The exhibit, which showcases the origin and evolution of plants and animals, includes a fossil lab where visitors can watch experts prepare fossils, an interactive gallery to examine evidence and explore the scientific process, and an Age of Humans gallery that addresses ways in which humans are causing rapid and unprecedented changes to Earth.

The exhibit certainly includes lots of dinosaurs, such as a dramatic reimagining of a fight between a carnivorous Ceratosaurus and the herbivore Stegosaurus.

Dinosaurs are not the only startling fossils in the exhibit hall. A fossil palm leaf found in Alaska, for instance, attests to how warm that region once was.

Trace fossil of a palm
Sixty million years ago, the climate was warmer than it is today—from the equator to the poles. Dense, wet forests covered North America all the way to Alaska. How is it known that the climate was warmer? Many types of warm-climate plants, including palms, grew in places too cold for them now. This fossil palm leaf (Sabalites sp.), discovered in Petersburg Borough, Alaska, will be on display in the David H. Koch Hall of Fossils—Deep Time at the Smithsonian’s National Museum of Natural History. Credit: Lucia Martino, Smithsonian Institution

Ecosystems have a very rich fossil record, and that understanding also is included in the exhibit, Anna “Kay” Behrensmeyer, the museum’s curator of fossil vertebrates, told Eos. Like many of the scientists who are involved with the exhibit, Behrensmeyer recalls her fascination with dinosaurs as a child. She said that she found her first marine fossil along Pigeon Creek in Illinois when she was 5 years old. That was the start of her interest in paleoecology, the study of ancient organisms and their environments.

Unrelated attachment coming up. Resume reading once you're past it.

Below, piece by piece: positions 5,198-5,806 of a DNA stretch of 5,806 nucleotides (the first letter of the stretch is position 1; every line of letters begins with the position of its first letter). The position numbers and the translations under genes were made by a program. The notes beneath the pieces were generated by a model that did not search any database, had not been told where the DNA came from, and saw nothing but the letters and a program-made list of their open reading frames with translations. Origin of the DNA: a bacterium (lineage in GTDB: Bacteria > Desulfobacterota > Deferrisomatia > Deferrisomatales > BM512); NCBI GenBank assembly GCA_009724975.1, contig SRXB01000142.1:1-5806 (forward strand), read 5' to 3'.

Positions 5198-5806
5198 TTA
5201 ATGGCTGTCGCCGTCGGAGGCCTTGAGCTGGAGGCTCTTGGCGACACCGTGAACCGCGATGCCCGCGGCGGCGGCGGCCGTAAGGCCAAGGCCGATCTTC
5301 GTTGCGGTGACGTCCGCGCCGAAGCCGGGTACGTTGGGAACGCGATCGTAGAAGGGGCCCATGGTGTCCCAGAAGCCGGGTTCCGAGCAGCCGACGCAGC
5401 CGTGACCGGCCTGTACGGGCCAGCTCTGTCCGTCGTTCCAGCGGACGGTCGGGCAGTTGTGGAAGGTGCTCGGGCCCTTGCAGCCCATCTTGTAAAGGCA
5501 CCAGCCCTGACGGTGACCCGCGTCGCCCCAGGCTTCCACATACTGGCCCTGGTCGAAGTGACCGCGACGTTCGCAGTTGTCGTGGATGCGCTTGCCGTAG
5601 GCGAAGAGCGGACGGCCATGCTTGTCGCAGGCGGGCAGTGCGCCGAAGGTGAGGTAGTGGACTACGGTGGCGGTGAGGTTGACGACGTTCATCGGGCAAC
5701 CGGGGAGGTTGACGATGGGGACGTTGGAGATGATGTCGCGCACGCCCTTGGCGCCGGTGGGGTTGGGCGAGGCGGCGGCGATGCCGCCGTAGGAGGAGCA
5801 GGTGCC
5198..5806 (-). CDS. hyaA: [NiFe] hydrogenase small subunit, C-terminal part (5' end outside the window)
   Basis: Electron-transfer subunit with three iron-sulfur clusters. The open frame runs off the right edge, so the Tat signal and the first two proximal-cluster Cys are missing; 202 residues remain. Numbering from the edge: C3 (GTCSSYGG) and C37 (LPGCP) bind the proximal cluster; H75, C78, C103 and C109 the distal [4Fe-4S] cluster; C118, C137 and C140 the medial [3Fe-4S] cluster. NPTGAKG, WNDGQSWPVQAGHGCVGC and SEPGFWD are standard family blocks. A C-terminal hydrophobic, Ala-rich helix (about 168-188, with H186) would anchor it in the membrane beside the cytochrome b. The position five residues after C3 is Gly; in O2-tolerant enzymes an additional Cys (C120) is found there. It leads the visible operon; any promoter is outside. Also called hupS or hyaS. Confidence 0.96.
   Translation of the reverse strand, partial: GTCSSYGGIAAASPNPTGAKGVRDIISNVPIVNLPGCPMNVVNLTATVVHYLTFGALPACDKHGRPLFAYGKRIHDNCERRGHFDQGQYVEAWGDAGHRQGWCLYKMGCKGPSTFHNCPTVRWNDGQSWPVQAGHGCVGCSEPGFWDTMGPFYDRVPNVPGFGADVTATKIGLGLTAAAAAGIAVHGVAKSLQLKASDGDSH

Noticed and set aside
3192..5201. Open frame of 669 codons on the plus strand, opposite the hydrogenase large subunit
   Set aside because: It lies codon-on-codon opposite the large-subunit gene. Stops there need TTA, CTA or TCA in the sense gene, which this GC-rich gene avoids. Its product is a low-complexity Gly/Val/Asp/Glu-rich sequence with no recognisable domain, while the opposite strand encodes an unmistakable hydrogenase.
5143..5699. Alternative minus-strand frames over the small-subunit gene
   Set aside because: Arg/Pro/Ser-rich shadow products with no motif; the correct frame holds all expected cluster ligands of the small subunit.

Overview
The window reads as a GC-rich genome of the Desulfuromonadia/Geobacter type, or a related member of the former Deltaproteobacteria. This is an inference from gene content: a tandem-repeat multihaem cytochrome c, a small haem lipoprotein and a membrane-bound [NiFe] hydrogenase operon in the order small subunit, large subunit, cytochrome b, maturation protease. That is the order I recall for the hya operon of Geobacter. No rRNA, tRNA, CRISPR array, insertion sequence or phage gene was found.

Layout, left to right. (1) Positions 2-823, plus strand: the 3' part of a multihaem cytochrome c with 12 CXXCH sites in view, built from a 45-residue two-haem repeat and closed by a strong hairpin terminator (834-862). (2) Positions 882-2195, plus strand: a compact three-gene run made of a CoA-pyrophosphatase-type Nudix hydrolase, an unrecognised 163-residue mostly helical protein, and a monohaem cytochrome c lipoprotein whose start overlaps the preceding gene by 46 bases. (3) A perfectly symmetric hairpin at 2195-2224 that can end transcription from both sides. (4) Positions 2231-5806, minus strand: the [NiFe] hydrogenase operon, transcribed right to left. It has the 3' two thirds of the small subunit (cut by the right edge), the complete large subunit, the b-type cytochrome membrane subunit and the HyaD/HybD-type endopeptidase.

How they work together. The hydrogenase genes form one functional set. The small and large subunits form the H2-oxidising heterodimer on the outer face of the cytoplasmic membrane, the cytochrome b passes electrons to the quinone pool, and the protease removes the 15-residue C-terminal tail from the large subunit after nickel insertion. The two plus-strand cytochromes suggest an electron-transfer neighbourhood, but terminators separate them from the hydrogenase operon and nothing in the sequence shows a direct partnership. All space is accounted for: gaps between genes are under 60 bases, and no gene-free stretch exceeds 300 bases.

The fossil hall tells “a marvelous story,” Behrensmeyer said. “It’s just totally awesome, but we also want people to leave feeling they have seen something that also gives them a perspective on where the planet may be heading and how fragile it is.”

Dinosaurs “Draw People into Science”

Other museum experts on the tour also emphasized the human connection to the exhibit.

“The idea that understanding the past helps us understand our future is built into nearly every corner of this exhibit. It’s in our treatment of mass extinctions, in exhibits on the formation of fossil fuels, and in panels on past global climate changes,” said Scott Wing, the museum curator of fossil plants.

Wing said that in putting together the exhibit, scientists have also highlighted the interconnected processes by which life and physical and chemical processes have changed Earth over billions of years. “Helping people understand these processes is now critical because they are the very same ones by which we’re changing the Earth at warp speed. Only by looking at those processes with the long view of a paleontologist or geologist can we appreciate that the consequences of our actions are going to ripple far into the future.”

Matthew Carrano, the museum’s curator of Dinosauria, told Eos that dinosaurs “draw people into science,” whether they are children or adults.

Woolly mammoth fossil
Woolly mammoths (Mammuthus primigenius), perhaps the best-known mammals of the ice ages, went extinct because of a combination of shifting climate, changing food sources, and a new predator: humans. This mammoth skeleton will be on display alongside more than 700 specimens when the David H. Koch Hall of Fossils—Deep Time opens at the Smithsonian’s National Museum of Natural History. Credit: Smithsonian Institution

Dinosaurs “are a really important fixture in museums. They used to be essentially trophies. Now they are starting points,” Carrano said, adding that there is hopefully something for everybody at the exhibit. “Whether you just want to see dinosaurs, we hopefully deliver for that level. If you want to really think about how climate has changed through time and how animals and plants have evolved in response, we can do that for you. If you want to think about the human future, there’s a lot of different ways in.”

Museum director Johnson, who found his first fossil, a fossil clam, when he was about 5 years old, agreed that dinosaurs are a way to draw people into science and into the museum. “You come for the dinosaurs. You stay for everything else,” he said.

—Randy Showstack (@RandyShowstack), Staff Writer

Citation: Showstack, R. (2019), Dinosaurs roar again, now including a focus on climate change, Eos, 100, https://doi.org/10.1029/2019EO125759. Published on 04 June 2019.